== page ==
Shia cleric latest in warning of Iranian-backed militias’ involvement in Iraqi elections
ERBIL, Kurdistan Region (Kurdistan 24) – Influential Iraqi Shia cleric Muqtada al-Sadr on Monday called on the country’s Prime Minister to prevent leaders of the Iranian-backed Popular Mobilization Forces (PMF), from running in the upcoming elections and to launch an investigation into the fall of Mosul into the hands of the Islamic State (IS) in 2014.
In a televised speech on Saturday, Iraqi Prime Minister Haider al-Abadi declared a decisive victory over IS in Iraq. The fate of the PMF, also known as the Hashd al-Shaabi, however, remains unclear.
The PMF were formed a few days after the jihadist group emerged in northern Iraq and took over large swaths of territory in 2014. A fatwa issued by Iraqi Shia Spiritual Leader Grand Ayatollah Ali al-Sistani rallied the militias into engaging with IS to protect the southern regions after the Iraqi Army collapsed.
Iraq is set to hold general elections in May and a number of Hashd al-Shaabi leaders have indicated their desire to run, despite Abadi asserting that political factions with armed groups would not be “allowed” to participate in the elections—a statement which angered senior PMF leaders.
“We ask the Iraqi government not to allow the Hashd al-Shaabi, under any circumstances, to participate in the elections, and to prevent PMF leaders from running,” Sadr said in a speech broadcasted on various Iraqi channels.
He added that the central government should “remove uncontrollable elements” in the Iraqi security forces, and “punish those responsible” following reports of human rights violations during the fight against IS. Sadr claims his demands are aimed at “preserving the PMF’s reputation.”
“We advise our brothers in all factions of the Hashd al-Shaabi to hand over their weapons to the federal government and work to strengthen it by enabling it to impose its control over all of Iraq’s territory,” Sadr continued.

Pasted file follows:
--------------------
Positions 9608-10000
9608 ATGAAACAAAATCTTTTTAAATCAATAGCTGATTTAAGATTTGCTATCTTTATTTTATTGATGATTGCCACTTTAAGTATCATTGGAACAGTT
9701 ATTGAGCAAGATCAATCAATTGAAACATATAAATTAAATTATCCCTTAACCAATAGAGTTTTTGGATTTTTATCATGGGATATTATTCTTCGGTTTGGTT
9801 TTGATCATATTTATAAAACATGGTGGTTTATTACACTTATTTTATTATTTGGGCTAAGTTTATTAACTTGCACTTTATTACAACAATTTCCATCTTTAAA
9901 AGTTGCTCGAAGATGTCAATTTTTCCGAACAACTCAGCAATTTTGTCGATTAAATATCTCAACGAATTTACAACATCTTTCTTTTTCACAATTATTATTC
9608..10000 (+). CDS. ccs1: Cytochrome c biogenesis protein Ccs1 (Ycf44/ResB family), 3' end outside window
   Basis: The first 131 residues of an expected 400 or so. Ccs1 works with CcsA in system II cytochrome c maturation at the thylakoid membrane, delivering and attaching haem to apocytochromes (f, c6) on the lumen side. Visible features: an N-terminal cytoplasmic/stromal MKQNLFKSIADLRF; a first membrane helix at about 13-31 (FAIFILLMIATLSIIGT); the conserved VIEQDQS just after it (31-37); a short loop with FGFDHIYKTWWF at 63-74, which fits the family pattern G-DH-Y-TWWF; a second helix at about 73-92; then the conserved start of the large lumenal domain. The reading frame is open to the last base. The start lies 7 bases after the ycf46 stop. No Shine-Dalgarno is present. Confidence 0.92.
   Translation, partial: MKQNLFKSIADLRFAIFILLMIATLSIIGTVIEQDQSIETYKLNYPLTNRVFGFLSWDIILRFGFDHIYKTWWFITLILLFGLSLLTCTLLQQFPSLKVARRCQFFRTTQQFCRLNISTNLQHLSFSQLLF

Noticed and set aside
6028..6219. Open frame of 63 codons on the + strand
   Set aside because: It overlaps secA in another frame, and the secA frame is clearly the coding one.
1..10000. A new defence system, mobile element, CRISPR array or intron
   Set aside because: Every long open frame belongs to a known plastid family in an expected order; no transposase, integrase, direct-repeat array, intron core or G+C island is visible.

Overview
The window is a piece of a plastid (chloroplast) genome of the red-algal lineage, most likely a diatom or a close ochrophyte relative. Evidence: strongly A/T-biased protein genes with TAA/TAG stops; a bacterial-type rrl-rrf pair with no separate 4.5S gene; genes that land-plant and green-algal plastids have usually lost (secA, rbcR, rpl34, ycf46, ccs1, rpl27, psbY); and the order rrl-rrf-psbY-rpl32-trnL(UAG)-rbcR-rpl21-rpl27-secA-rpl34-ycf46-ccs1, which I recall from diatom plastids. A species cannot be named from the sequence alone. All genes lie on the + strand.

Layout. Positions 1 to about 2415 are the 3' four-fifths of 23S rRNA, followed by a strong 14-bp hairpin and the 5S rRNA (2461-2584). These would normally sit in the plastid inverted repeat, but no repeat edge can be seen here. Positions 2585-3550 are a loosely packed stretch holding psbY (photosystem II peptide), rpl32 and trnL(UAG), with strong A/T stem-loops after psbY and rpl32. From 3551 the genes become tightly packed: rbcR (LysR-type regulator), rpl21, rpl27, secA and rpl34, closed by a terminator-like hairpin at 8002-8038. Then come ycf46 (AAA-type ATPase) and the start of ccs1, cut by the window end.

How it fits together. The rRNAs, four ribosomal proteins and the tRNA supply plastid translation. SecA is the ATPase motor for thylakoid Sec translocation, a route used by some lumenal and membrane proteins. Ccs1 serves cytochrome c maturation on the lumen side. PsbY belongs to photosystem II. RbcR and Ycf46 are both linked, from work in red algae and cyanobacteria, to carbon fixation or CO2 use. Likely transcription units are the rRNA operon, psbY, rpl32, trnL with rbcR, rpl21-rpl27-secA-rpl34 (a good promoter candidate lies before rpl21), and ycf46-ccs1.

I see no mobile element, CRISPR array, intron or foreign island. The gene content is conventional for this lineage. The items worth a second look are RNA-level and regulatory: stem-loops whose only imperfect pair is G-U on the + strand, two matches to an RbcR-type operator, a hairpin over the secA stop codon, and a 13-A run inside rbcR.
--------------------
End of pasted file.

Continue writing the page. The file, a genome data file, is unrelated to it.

There are an estimated 122,000 fighters in Iraq operating within several Shia militias, some of which are closely tied to Iran. Despite its support from the US-led international coalition, Iraqi forces have relied on the PMF in many battles against IS, particularly the battle for Mosul.
Many, including Sadr, blame former Iraqi Prime Minister Nouri al-Maliki for the fall of Mosul and the subsequent massacres, allegedly in response to his policies, which his opponents labeled sectarian in nature.
Sadr called on the current government to “immediately open an investigation into the fall of Mosul and the rest of the provinces” as well as the infamous Speicher massacre.
The cleric also has an armed faction known as Saraya al-Salam, or Peace Brigade, which follows the orders of its religious leader above that of the government. Sadr claims his brigade will be committed to handing over their weapons to the Iraqi Federal Government, but laid out a number of conditions for the demilitarization of the militias.
The dismantling of Iranian-backed militias in Iraq has become a more pressing issue lately, despite alarms being raised by the Kurdistan Regional Government (KRG) following the Oct. 16 attack and takeover of Kirkuk and other disputed areas.
On Dec 2, when the Prime Minister of the Kurdistan Regional Government (KRG), Nechirvan Barzani, visited Paris, along with the Deputy Prime Minister, Qubad Talabani, French President Emmanuel Macron called for the gradual dismantling of those militias.
Macron was soon seconded by the German Foreign Minister, Sigmar Gabriel, who called on Baghdad to “move away from the rule of sectarian militias.”